This dissertation consists of three essays in behavioral economics. The first essay draws out the consequences of selective attention in a learning model. I show that selective attention may lead people to persistently fail to recognize important empirical regularities and make biased forecasts. In addition, I identify factors that make such errors more likely or persistent. The model sheds light on a set of documented biases in inference and is applied to help understand the formation and stability of systematically incorrect stereotypes and beliefs.
The second essay, written jointly with Sendhil Mullainathan and Andrei Shleifer, presents a model of uninformative persuasion in which individuals "think coarsely": they group situations into categories and apply the same model of inference to all situations within a category. We apply the model to study uninformative advertising and product branding, as well as to understand some otherwise anomalous evidence on mutual fund advertising.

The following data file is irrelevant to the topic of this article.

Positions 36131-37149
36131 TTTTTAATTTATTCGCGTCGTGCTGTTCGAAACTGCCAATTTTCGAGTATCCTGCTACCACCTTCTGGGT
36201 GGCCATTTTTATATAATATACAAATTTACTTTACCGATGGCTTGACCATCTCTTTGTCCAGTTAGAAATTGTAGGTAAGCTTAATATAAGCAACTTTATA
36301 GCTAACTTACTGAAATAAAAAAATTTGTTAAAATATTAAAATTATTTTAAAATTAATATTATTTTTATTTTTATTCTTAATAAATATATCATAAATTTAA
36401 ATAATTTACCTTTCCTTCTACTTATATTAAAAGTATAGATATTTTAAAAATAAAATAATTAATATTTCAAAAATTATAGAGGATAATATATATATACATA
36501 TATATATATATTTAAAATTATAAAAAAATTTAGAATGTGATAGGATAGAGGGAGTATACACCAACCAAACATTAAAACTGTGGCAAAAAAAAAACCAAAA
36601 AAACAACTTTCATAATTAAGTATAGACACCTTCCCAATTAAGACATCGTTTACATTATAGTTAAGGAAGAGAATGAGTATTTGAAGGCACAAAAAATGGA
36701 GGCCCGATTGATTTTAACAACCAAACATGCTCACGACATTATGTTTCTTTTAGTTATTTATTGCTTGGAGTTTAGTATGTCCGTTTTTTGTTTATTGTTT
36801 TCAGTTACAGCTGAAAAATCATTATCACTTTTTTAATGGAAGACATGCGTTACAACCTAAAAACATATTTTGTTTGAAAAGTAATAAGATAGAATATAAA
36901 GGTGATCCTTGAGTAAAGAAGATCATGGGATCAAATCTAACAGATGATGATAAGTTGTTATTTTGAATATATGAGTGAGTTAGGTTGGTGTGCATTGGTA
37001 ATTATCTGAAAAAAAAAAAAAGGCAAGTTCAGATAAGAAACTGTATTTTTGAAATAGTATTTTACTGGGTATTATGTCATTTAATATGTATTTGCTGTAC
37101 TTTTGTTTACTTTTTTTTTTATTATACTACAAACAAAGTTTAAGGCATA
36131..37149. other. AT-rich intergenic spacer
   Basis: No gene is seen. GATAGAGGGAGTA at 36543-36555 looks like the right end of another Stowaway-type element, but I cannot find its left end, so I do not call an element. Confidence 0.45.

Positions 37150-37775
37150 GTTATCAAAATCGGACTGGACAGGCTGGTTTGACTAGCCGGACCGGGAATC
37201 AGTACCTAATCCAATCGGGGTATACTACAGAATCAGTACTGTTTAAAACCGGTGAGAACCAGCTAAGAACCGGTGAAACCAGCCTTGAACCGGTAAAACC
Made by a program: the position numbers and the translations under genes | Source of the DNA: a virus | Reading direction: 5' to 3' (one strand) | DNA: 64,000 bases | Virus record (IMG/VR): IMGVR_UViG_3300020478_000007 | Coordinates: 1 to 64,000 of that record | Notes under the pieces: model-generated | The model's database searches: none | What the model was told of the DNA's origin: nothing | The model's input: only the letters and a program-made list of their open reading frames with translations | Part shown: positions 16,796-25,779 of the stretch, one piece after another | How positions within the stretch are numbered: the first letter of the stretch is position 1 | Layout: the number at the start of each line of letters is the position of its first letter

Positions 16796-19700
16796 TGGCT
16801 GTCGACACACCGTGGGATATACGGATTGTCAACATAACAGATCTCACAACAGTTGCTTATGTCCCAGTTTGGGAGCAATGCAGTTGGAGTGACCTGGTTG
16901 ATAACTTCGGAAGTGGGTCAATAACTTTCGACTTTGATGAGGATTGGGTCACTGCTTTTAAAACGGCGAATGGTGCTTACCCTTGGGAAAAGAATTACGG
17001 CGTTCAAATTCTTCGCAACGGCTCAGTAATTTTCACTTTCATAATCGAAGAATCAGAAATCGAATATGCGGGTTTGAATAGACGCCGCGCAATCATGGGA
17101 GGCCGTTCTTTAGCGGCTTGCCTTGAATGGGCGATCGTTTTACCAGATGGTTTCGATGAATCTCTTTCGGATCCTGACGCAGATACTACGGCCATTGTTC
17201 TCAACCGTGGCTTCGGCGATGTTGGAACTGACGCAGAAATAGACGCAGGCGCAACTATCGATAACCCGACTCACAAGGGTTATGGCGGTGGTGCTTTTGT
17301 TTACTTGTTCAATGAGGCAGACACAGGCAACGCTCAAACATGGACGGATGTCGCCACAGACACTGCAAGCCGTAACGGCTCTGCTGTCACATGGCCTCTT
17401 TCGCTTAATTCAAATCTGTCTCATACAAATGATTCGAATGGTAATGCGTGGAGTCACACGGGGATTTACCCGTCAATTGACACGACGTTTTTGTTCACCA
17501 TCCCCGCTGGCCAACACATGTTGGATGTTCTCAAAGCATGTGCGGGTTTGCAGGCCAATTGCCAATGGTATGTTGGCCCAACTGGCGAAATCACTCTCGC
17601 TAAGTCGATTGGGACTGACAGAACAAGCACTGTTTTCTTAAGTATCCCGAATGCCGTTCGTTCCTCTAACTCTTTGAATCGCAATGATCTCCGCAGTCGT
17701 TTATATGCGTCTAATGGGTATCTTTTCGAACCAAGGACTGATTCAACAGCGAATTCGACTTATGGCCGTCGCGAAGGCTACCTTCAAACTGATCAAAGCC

The final essay, written jointly with Sendhil Mullainathan, builds a general framework for analyzing health insurance when people may make mistakes in deciding whether to utilize medical services. Our analysis provides qualitative and quantitative guidance for optimal insurance policy. We produce a formula for the optimal co-pay and show how it can be empirically implemented by measuring demand elasticities and demand responses to "nudges" — small factors that affect the choices of behavioral but not standard agents.
|Advisor:||Shleifer, Andrei, Fudenberg, Drew, Mullainathan, Sendhil|
|School Location:||United States -- Massachusetts|
|Source:||DAI-A 71/07, Dissertation Abstracts International|
|Keywords:||Advertising, Behavioral economics, Health insurance, Learning, Selective attention, Uninformative persuasion|
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